taskEditText.inputType = InputType.TYPE_CLASS_TEXT

          .setPositiveButton(R.string.add_task) { dialog, _ ->
            // 3
            val task = taskEditText.text.toString()
            // 4
<string name="task_to_add">What is the task you want to add?</string>
<string name="add_task">Add</string>
class ListDetailViewModel() : ViewModel() {

  lateinit var onTaskAdded: (() -> Unit)

  lateinit var list: TaskList

fun addTask(task: String) {
val recyclerAdapter = ListItemsRecyclerViewAdapter(viewModel.list)
binding.listItemsRecyclerview.adapter = recyclerAdapter
binding.listItemsRecyclerview.layoutManager = LinearLayoutManager(requireContext())

viewModel.onTaskAdded = {

Returning Results from Activities

If you were to go back from the Detail Activity to the Main Activity, then open the Detail Activity again. Your newly added task would disappear! The reason for that is the scope of the ViewModel ends when the Activity disappears. Since the tasks aren’t being saved anywhere, they are lost.

private fun showListDetail(list: TaskList) {
  val listDetailIntent = Intent(this, ListDetailActivity::class.java)
  listDetailIntent.putExtra(INTENT_LIST_KEY, list)

  startActivityForResult(listDetailIntent, LIST_DETAIL_REQUEST_CODE)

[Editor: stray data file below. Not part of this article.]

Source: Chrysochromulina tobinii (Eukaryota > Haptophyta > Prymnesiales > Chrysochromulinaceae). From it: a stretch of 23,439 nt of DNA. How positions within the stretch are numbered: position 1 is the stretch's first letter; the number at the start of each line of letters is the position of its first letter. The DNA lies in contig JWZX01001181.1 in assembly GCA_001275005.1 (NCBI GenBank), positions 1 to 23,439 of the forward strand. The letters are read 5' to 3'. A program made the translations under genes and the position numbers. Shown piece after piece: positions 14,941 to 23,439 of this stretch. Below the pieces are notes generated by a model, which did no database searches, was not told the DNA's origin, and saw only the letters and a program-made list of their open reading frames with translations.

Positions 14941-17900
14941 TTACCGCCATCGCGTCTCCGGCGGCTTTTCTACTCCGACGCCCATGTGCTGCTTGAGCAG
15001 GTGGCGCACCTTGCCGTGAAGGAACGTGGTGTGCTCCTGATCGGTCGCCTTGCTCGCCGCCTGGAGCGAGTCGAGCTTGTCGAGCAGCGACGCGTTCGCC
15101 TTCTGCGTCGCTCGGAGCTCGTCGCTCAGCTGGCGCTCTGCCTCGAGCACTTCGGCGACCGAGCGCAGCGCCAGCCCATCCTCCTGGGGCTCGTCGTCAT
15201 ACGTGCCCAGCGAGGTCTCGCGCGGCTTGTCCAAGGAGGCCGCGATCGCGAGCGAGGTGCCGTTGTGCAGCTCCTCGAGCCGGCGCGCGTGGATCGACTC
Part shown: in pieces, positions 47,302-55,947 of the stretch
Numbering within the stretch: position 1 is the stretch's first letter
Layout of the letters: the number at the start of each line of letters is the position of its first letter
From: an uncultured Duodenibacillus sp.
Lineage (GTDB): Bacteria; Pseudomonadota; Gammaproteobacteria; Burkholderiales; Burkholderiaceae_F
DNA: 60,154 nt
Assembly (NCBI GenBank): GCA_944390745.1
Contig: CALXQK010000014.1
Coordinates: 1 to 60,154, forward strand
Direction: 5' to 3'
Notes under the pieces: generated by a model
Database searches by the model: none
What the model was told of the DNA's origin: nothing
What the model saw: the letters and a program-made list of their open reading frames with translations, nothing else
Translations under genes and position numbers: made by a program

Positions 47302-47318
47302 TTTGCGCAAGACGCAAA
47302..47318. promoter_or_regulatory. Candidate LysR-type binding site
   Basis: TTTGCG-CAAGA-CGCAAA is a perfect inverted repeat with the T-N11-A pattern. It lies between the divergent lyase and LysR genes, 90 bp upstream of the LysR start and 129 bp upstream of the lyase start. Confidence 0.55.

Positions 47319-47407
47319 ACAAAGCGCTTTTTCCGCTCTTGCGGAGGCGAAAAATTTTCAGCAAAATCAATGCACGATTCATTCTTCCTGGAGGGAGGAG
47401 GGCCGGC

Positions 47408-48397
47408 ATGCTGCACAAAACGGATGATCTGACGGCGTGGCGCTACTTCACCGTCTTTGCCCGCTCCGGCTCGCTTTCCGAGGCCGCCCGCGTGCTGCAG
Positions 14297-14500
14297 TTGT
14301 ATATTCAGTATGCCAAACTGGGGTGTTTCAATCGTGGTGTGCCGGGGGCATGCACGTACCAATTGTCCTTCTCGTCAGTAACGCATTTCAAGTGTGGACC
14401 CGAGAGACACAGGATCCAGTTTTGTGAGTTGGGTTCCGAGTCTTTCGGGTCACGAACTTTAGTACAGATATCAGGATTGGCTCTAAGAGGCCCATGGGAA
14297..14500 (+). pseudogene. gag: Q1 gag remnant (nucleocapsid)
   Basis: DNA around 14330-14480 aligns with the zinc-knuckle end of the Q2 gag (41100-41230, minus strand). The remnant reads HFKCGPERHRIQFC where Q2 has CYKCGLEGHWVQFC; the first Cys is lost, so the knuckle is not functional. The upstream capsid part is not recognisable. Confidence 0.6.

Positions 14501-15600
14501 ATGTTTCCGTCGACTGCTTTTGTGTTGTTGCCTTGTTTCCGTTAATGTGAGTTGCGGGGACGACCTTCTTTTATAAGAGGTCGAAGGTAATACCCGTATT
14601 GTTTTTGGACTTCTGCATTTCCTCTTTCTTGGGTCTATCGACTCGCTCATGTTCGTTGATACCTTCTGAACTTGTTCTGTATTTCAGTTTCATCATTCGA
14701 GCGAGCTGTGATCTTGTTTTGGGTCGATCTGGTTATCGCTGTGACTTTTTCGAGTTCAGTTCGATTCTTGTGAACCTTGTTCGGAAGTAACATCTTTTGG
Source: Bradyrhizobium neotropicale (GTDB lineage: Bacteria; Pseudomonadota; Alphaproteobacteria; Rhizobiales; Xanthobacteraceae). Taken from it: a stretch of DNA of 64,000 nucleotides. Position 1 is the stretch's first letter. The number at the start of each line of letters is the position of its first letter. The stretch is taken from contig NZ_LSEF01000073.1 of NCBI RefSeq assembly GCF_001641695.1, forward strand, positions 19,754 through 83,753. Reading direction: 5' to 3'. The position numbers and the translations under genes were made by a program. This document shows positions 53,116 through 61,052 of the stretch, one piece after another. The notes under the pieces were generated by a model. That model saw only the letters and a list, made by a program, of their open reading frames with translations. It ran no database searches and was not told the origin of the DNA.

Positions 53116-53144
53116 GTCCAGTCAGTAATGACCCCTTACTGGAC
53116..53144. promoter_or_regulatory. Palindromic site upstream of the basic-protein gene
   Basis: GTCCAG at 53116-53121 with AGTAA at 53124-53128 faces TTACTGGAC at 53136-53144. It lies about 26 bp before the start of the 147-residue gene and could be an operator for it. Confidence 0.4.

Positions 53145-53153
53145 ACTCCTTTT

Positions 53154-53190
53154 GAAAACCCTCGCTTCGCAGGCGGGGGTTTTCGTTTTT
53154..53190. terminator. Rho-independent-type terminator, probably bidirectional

companion object {
  const val INTENT_LIST_KEY = "list"
  const val LIST_DETAIL_REQUEST_CODE = 123
override fun onActivityResult(requestCode: Int, resultCode: Int, data:
    Intent?) {
  super.onActivityResult(requestCode, resultCode, data)
  // 1
  if (requestCode == LIST_DETAIL_REQUEST_CODE && resultCode == Activity.RESULT_OK) {
    // 2
    data?.let {
      // 3
fun updateList(list: TaskList) {
  sharedPreferences.edit().putStringSet(list.name, list.tasks.toHashSet()).apply()

fun refreshLists() {
override fun onBackPressed() {
  val bundle = Bundle()
  bundle.putParcelable(MainActivity.INTENT_LIST_KEY, viewModel.list)

  val intent = Intent()
  setResult(Activity.RESULT_OK, intent)

Key Points

This chapter has used a lot of what you’ve learned from the previous chapters. It also introduced you to new concepts such as:

Where to go from here?

In the next chapter, you’ll learn how to take your app and make it work on Android tablets, as well as on Android phones!